A multiple birth occurs when more than one fetus is carried to term in a single pregnancy. Different names for multiple birth are utilized, depending on the number of offspring. Common multiples are two and three, known as twins and triplets respectively. Twins, triplets and other multiple births occur to varying degrees in most animal species, although the term is most applicable to placental species.
There are two common types of multiple births, fraternal (dizygotic) and identical (monozygotic). Identical siblings arise where one egg is fertilized and the resulting zygote splits into more than one embryo. Identical siblings therefore have the same genetic material. Fraternal siblings result from the fertilization and implantation of more than one egg, so fraternal siblings are not genetically identical, and instead have the coequal genetic similarity any other full siblings do. In some multiple births, it is possible for a combination of these (for example, a set of triplets may have one fraternal baby from one egg, plus two identical twins from a second egg). This is called a polyzygotic birth.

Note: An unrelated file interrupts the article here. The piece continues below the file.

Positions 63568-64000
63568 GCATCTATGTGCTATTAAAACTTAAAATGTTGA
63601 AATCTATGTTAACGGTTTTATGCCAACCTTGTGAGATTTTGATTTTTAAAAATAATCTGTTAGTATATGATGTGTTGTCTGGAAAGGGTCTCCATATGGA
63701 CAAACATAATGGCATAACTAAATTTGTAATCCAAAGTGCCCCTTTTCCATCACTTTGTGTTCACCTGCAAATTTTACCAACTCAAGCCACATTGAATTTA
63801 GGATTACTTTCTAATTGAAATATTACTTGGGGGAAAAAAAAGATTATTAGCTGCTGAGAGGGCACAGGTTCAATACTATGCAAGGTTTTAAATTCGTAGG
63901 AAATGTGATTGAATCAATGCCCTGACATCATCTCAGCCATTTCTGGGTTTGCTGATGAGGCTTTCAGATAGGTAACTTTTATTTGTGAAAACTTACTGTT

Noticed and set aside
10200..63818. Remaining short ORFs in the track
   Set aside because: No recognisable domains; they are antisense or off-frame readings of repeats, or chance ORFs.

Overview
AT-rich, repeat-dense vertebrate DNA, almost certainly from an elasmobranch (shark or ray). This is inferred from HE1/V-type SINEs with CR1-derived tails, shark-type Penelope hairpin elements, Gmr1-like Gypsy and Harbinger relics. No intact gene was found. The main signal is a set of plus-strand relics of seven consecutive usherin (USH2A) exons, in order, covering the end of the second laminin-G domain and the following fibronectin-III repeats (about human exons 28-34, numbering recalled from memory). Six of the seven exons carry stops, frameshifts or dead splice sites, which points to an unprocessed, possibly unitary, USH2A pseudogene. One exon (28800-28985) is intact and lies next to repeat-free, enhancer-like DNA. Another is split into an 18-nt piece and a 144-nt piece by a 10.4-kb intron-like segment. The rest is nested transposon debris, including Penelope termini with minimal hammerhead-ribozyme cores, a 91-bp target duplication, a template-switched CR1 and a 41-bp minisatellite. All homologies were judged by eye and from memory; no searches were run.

The most common form of human multiple birth is twins (two babies), but the typical order of multiple births in other placental species differs dramatically. Some species give birth to multiple offspring as a matter of course and the resulting group of offspring is called a litter.
Terms used for the order of multiple births are largely derived from the Latin names for numbers. Two offspring (twins) is the most common form of multiple births to nine offspring (nonuplets) being the rarest form of multiple births.
Two offspring - Twins
Three offspring - Triplets
Four offspring - Quadruplets
Five offspring -Quituplets
Six offspring - Sextuplets
Seven offspring - Septuplets
Eight offspring - Octuplets
Nine offspring - Nonuplets
Ten offspring - Decaplets
Eleven offspring - Undecaplets
Twelve offspring - Duodecaplets
Thirteen offspring - Tredecaplets
Fourteen offspring - Quattrodecaplets
Fifteen offspring - Quindecaplets
Source : Wikipedia